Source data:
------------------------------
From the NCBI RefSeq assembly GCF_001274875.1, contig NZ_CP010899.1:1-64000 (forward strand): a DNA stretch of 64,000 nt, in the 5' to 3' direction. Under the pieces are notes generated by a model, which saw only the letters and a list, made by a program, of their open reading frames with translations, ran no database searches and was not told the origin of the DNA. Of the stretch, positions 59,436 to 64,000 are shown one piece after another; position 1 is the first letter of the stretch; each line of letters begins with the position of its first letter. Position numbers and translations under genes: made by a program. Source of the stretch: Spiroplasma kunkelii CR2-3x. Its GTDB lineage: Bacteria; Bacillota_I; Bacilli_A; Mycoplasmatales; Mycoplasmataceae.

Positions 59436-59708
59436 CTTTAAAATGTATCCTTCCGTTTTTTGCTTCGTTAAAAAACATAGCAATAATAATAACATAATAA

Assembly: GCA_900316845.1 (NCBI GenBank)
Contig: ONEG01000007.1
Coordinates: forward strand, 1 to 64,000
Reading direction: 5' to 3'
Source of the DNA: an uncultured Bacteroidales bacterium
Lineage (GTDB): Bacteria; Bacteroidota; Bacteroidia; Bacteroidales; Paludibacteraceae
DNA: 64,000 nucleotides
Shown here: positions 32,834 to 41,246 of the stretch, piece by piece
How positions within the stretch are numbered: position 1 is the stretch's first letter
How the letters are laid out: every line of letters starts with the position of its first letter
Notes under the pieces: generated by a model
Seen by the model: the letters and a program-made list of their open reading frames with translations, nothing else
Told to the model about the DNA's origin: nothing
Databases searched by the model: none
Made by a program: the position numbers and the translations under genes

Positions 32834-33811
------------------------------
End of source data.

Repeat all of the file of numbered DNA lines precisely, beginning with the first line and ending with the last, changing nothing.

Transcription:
From the NCBI RefSeq assembly GCF_001274875.1, contig NZ_CP010899.1:1-64000 (forward strand): a DNA stretch of 64,000 nt, in the 5' to 3' direction. Under the pieces are notes generated by a model, which saw only the letters and a list, made by a program, of their open reading frames with translations, ran no database searches and was not told the origin of the DNA. Of the stretch, positions 59,436 to 64,000 are shown one piece after another; position 1 is the first letter of the stretch; each line of letters begins with the position of its first letter. Position numbers and translations under genes: made by a program. Source of the stretch: Spiroplasma kunkelii CR2-3x. Its GTDB lineage: Bacteria; Bacillota_I; Bacilli_A; Mycoplasmatales; Mycoplasmataceae.

Positions 59436-59708
59436 CTTTAAAATGTATCCTTCCGTTTTTTGCTTCGTTAAAAAACATAGCAATAATAATAACATAATAA

Assembly: GCA_900316845.1 (NCBI GenBank)
Contig: ONEG01000007.1
Coordinates: forward strand, 1 to 64,000
Reading direction: 5' to 3'
Source of the DNA: an uncultured Bacteroidales bacterium
Lineage (GTDB): Bacteria; Bacteroidota; Bacteroidia; Bacteroidales; Paludibacteraceae
DNA: 64,000 nucleotides
Shown here: positions 32,834 to 41,246 of the stretch, piece by piece
How positions within the stretch are numbered: position 1 is the stretch's first letter
How the letters are laid out: every line of letters starts with the position of its first letter
Notes under the pieces: generated by a model
Seen by the model: the letters and a program-made list of their open reading frames with translations, nothing else
Told to the model about the DNA's origin: nothing
Databases searched by the model: none
Made by a program: the position numbers and the translations under genes

Positions 32834-33811